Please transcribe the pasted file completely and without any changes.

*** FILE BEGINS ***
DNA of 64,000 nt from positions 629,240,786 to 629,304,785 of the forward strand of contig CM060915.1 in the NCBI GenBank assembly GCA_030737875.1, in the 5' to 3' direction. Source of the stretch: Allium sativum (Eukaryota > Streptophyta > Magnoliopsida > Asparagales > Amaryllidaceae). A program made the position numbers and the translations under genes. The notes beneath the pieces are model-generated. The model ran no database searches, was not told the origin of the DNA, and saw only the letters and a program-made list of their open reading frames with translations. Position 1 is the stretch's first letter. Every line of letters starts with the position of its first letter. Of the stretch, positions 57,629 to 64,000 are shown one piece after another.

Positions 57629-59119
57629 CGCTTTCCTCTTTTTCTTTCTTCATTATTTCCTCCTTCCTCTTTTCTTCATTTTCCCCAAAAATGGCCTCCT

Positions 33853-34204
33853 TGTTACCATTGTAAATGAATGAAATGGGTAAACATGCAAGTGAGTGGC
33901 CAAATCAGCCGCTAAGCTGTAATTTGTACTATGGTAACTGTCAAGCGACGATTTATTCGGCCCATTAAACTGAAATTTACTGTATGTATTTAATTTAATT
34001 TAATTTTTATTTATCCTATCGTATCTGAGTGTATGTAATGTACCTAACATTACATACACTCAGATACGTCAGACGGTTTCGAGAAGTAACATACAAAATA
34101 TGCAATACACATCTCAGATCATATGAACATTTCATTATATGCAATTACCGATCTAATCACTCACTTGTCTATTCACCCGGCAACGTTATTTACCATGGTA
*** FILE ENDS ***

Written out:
DNA of 64,000 nt from positions 629,240,786 to 629,304,785 of the forward strand of contig CM060915.1 in the NCBI GenBank assembly GCA_030737875.1, in the 5' to 3' direction. Source of the stretch: Allium sativum (Eukaryota > Streptophyta > Magnoliopsida > Asparagales > Amaryllidaceae). A program made the position numbers and the translations under genes. The notes beneath the pieces are model-generated. The model ran no database searches, was not told the origin of the DNA, and saw only the letters and a program-made list of their open reading frames with translations. Position 1 is the stretch's first letter. Every line of letters starts with the position of its first letter. Of the stretch, positions 57,629 to 64,000 are shown one piece after another.

Positions 57629-59119
57629 CGCTTTCCTCTTTTTCTTTCTTCATTATTTCCTCCTTCCTCTTTTCTTCATTTTCCCCAAAAATGGCCTCCT

Positions 33853-34204
33853 TGTTACCATTGTAAATGAATGAAATGGGTAAACATGCAAGTGAGTGGC
33901 CAAATCAGCCGCTAAGCTGTAATTTGTACTATGGTAACTGTCAAGCGACGATTTATTCGGCCCATTAAACTGAAATTTACTGTATGTATTTAATTTAATT
34001 TAATTTTTATTTATCCTATCGTATCTGAGTGTATGTAATGTACCTAACATTACATACACTCAGATACGTCAGACGGTTTCGAGAAGTAACATACAAAATA
34101 TGCAATACACATCTCAGATCATATGAACATTTCATTATATGCAATTACCGATCTAATCACTCACTTGTCTATTCACCCGGCAACGTTATTTACCATGGTA